Malala Yousafzai has been jointly awarded the 2014 Nobel Peace Prize with Kailash Satyarthi.
The Nobel Committee praised "their struggle against the suppression of children and young people and for the right of all children to education".
In awarding them the peace prize, the committee said it "regards it as an important point for a Hindu and a Muslim, an Indian and a Pakistani, to join in a common struggle for education and against extremism".
Malala becomes a Nobel laureate almost two years to the day after a masked member of the Taliban boarded her school bus, asked for her by name and shot her in the head.
Miraculously, Malala survived the initial attack but was in a critical condition, and amid a global outpouring of sympathy for her plight and revulsion for the assassinated attempt, she was flown to Birmingham in the UK to be treated at a specialist military hospital.
Malala, whose father Ziauddin Yousafzai is an educational advocate who set up his own school in the Swat Valley where they lived, came to prominence when she was revealed as the writer behind an anonymous blog about education in Pakistan on the BBC website.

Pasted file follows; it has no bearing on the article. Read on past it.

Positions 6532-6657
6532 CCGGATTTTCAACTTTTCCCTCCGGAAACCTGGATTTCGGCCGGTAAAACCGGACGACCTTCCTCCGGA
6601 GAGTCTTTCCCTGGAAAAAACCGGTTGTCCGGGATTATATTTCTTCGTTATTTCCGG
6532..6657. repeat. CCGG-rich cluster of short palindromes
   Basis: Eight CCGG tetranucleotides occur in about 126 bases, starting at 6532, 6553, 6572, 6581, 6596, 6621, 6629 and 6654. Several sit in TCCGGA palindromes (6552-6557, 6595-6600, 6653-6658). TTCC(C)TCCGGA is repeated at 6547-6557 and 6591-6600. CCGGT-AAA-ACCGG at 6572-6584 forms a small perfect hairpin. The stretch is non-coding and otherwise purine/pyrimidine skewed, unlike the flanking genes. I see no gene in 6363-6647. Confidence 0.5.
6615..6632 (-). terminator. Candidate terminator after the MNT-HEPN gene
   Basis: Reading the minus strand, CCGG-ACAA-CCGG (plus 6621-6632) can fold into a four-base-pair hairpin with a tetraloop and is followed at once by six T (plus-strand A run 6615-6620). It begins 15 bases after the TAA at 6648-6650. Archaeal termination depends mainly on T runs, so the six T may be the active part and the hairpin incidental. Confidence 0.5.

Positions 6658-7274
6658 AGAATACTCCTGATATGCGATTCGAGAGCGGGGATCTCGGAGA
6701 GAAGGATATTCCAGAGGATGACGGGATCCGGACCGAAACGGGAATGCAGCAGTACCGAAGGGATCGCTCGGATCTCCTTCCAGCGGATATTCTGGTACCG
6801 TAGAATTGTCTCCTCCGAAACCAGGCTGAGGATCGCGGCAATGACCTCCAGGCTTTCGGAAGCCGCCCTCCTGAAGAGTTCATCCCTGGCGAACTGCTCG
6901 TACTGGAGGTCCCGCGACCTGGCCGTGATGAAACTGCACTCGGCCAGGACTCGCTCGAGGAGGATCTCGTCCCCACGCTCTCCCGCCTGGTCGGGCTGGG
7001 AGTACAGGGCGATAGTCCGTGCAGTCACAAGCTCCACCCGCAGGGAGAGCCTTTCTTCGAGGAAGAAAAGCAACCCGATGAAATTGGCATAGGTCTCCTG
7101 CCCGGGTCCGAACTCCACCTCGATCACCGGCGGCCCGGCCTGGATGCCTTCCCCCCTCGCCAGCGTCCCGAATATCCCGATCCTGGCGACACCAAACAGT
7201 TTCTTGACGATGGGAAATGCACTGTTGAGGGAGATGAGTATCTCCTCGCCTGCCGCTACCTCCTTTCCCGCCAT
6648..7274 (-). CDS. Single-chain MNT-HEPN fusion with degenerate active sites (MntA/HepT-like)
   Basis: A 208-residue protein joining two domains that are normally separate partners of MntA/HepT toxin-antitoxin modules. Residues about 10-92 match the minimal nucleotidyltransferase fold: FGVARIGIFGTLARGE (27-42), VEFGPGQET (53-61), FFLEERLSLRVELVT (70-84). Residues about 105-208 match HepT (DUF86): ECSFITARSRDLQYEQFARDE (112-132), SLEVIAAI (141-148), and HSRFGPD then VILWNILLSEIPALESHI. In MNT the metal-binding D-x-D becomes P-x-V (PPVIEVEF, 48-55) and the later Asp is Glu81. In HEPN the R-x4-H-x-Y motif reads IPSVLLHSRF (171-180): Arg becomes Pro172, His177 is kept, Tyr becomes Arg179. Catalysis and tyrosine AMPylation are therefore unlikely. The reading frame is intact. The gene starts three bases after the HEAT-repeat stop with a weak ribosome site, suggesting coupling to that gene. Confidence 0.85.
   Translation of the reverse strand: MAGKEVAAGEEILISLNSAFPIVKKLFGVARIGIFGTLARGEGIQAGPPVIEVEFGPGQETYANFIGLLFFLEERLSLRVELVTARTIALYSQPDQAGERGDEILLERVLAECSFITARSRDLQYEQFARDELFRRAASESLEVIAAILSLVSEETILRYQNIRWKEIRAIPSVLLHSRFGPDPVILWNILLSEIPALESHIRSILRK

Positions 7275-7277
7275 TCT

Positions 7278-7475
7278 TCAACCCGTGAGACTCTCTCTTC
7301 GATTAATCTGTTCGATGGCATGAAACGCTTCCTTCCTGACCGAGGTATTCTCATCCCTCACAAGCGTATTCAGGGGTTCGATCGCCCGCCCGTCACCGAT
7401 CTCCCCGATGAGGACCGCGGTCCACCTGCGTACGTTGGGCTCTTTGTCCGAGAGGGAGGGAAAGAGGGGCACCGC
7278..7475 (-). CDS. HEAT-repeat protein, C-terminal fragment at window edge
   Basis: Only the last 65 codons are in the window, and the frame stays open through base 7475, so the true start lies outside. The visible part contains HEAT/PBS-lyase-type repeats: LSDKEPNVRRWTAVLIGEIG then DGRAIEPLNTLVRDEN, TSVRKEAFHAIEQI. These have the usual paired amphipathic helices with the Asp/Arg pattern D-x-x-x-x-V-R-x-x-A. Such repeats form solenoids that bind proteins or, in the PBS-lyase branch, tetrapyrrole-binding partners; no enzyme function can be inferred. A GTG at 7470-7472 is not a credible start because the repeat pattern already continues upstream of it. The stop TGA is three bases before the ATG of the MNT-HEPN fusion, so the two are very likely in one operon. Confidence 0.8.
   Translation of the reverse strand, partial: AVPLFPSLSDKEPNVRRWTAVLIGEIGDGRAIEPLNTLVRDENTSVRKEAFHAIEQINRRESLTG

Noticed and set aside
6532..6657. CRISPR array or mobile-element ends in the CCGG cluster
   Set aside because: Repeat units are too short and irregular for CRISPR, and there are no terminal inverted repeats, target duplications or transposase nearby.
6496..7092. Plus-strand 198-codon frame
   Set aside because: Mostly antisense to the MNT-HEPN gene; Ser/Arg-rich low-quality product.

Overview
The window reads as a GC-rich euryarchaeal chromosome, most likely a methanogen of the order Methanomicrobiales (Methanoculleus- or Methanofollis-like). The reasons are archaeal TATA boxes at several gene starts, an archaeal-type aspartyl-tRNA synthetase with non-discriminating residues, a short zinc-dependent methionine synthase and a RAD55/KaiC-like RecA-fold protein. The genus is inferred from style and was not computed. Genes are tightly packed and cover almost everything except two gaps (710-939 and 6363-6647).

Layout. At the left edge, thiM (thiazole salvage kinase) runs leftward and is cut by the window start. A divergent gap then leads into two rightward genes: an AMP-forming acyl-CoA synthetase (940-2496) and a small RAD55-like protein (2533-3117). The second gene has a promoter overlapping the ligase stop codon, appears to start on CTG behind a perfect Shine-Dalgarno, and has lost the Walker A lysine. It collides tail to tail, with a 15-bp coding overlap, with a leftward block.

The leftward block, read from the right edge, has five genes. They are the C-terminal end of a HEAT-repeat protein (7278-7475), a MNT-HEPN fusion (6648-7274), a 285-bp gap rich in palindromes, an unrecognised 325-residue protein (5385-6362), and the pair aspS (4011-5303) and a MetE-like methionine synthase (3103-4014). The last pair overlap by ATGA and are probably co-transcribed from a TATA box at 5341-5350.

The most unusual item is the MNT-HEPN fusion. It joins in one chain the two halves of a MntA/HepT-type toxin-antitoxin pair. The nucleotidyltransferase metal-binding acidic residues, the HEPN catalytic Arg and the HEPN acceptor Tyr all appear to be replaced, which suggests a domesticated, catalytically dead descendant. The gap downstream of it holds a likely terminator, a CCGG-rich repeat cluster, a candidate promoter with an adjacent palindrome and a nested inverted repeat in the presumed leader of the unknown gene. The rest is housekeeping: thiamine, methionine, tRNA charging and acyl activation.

Her blog coincided with the Taliban occupation of Swat, where they banned TV and music and stopped women from shopping and going to school.
In her blog she revealed herself to be absolutely fearless. In one of many interviews before the assassination attempt, she said: “I don’t mind if I have to sit on the floor at school. All I want is education. And I’m afraid of no one.”
In 2011 she received the first National Youth Peace Prize for advocating education for girls and speaking out against the Taliban, whose leaders met the following year and voted to kill her.